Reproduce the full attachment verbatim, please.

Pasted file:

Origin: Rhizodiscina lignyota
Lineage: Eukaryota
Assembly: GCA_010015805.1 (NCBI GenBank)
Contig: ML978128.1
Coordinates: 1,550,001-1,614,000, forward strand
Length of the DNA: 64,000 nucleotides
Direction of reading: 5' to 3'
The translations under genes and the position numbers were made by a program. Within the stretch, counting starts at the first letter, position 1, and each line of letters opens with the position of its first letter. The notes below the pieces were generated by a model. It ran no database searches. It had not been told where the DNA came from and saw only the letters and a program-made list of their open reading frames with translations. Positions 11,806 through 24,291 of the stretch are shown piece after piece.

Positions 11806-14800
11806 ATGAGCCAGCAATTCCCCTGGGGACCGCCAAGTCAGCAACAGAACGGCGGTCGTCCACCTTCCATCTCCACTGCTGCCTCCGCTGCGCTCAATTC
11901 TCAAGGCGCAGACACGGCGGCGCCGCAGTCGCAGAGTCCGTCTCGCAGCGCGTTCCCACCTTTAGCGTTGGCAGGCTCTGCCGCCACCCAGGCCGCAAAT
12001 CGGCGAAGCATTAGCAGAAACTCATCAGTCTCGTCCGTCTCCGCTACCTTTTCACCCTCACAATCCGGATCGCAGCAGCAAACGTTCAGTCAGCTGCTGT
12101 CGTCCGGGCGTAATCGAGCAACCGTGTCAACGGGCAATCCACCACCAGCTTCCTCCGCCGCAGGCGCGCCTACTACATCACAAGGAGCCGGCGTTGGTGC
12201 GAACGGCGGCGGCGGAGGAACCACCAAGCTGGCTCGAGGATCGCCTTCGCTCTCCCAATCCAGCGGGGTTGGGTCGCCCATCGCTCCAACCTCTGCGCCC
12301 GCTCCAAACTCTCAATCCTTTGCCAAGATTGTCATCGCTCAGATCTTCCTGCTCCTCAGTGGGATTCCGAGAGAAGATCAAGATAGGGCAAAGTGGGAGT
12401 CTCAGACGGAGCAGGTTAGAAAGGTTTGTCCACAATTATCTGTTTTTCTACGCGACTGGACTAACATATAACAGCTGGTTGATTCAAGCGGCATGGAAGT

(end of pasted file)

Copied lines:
Origin: Rhizodiscina lignyota
Lineage: Eukaryota
Assembly: GCA_010015805.1 (NCBI GenBank)
Contig: ML978128.1
Coordinates: 1,550,001-1,614,000, forward strand
Length of the DNA: 64,000 nucleotides
Direction of reading: 5' to 3'
The translations under genes and the position numbers were made by a program. Within the stretch, counting starts at the first letter, position 1, and each line of letters opens with the position of its first letter. The notes below the pieces were generated by a model. It ran no database searches. It had not been told where the DNA came from and saw only the letters and a program-made list of their open reading frames with translations. Positions 11,806 through 24,291 of the stretch are shown piece after piece.

Positions 11806-14800
11806 ATGAGCCAGCAATTCCCCTGGGGACCGCCAAGTCAGCAACAGAACGGCGGTCGTCCACCTTCCATCTCCACTGCTGCCTCCGCTGCGCTCAATTC
11901 TCAAGGCGCAGACACGGCGGCGCCGCAGTCGCAGAGTCCGTCTCGCAGCGCGTTCCCACCTTTAGCGTTGGCAGGCTCTGCCGCCACCCAGGCCGCAAAT
12001 CGGCGAAGCATTAGCAGAAACTCATCAGTCTCGTCCGTCTCCGCTACCTTTTCACCCTCACAATCCGGATCGCAGCAGCAAACGTTCAGTCAGCTGCTGT
12101 CGTCCGGGCGTAATCGAGCAACCGTGTCAACGGGCAATCCACCACCAGCTTCCTCCGCCGCAGGCGCGCCTACTACATCACAAGGAGCCGGCGTTGGTGC
12201 GAACGGCGGCGGCGGAGGAACCACCAAGCTGGCTCGAGGATCGCCTTCGCTCTCCCAATCCAGCGGGGTTGGGTCGCCCATCGCTCCAACCTCTGCGCCC
12301 GCTCCAAACTCTCAATCCTTTGCCAAGATTGTCATCGCTCAGATCTTCCTGCTCCTCAGTGGGATTCCGAGAGAAGATCAAGATAGGGCAAAGTGGGAGT
12401 CTCAGACGGAGCAGGTTAGAAAGGTTTGTCCACAATTATCTGTTTTTCTACGCGACTGGACTAACATATAACAGCTGGTTGATTCAAGCGGCATGGAAGT